Thammasat University has unveiled a new strain of jasmine rice that could better withstand drought and pests, yield more produce and be grown in and out of season.
The non-GMO rice strain, which reportedly boasts a better quality than jasmine rice 105, had its patent registered at the Agriculture Ministry on March 5.
The Thammasat jasmine rice had previously been registered for patent at the Commerce Ministry, said Professor Boonhong Chongkid of the university’s Department of Agricultural Technology, Faculty of Science and Technology.
He said the rice took only 60 days to blossom compared to jasmine rice 105’s 100 days period while respective yield was 900-1,200 kilograms per rai compared to 500 kilograms per rai.
The academic said the new rice would be given to Pathum Thani farmers near the university's Rangsit Campus to grow in an experiment before expanding it to other central provinces.
The rice has been introduced in the university's 80th anniversary celebration, which involves various activities until June 27.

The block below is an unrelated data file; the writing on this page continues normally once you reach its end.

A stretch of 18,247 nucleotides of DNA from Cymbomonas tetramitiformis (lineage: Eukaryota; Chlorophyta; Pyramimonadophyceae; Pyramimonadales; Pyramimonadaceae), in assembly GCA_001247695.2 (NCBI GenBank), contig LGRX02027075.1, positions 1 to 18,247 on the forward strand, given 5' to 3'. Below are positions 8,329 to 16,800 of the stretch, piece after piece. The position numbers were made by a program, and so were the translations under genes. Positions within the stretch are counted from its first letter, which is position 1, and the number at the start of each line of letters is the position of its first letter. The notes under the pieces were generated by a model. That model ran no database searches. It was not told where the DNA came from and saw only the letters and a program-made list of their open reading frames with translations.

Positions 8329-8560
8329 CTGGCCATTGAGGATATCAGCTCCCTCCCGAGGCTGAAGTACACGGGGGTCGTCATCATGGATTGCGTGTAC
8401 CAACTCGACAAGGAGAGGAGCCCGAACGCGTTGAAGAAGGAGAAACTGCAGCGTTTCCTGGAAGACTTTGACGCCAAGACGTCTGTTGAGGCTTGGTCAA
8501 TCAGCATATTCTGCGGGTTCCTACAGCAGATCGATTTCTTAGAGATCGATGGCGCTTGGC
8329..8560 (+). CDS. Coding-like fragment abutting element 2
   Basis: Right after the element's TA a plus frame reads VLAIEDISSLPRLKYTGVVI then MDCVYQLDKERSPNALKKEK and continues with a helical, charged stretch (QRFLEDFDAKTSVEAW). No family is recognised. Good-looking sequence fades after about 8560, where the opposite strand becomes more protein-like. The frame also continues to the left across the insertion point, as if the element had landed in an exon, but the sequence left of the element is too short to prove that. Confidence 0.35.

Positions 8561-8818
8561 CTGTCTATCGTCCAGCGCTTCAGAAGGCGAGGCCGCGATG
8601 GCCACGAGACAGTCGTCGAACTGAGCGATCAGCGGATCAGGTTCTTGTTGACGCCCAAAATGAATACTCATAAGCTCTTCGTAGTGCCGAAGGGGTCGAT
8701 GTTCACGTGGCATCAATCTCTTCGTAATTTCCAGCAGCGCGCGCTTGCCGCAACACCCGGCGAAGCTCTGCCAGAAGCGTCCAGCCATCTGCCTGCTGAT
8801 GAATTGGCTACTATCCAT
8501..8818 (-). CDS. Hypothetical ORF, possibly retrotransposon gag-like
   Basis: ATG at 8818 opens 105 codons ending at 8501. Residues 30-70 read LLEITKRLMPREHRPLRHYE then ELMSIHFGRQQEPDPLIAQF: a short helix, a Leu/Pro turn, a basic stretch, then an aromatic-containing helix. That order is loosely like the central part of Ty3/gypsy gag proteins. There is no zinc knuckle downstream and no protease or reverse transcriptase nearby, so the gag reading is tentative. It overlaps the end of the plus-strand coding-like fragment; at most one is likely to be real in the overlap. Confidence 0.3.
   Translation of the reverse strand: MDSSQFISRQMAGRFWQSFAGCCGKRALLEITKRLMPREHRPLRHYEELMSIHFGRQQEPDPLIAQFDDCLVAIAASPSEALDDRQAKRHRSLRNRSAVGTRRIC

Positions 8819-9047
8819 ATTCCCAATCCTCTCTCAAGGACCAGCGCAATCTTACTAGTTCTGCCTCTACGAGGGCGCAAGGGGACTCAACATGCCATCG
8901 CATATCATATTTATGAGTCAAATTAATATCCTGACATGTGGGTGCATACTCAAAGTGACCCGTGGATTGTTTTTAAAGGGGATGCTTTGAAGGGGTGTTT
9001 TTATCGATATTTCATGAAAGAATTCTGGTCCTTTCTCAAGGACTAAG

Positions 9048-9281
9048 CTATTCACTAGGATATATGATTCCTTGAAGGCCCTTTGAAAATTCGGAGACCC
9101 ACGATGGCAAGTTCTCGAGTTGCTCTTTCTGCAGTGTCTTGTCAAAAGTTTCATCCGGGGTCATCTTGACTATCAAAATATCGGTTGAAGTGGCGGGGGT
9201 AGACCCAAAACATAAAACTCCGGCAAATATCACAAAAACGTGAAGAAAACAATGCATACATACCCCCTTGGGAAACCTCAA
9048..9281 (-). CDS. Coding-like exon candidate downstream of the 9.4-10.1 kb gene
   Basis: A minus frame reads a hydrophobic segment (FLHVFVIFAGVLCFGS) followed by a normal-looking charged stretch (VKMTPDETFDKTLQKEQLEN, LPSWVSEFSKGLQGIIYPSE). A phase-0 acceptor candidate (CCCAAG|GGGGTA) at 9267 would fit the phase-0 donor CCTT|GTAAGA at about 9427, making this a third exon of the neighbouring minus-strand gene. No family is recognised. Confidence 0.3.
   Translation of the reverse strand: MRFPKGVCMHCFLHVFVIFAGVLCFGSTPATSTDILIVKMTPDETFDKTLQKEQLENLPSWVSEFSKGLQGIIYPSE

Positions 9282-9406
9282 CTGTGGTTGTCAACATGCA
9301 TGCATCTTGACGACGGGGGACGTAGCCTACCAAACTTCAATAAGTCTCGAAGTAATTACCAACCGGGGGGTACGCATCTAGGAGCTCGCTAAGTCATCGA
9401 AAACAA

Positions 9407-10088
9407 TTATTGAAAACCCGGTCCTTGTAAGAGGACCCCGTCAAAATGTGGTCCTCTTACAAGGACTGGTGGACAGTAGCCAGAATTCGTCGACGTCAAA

Another event is a nine-episode reality show titled “Khao Klang Muang” (Rice in Downtown City), which aims to educate society about the importance of rice and farmers.
Assoc Prof Harirak Sutabutr, chairman of the anniversary celebration’s organising committee, said filming of the show was ongoing and it involved nine participants taking a seed of the new rice to their home or office to prove it can grow anywhere.
Another anniversary event is a photography contest titled the “80th anniversary of Thammasat University: yesterday, today and tomorrow”. For details: www.tu80th-contest.com.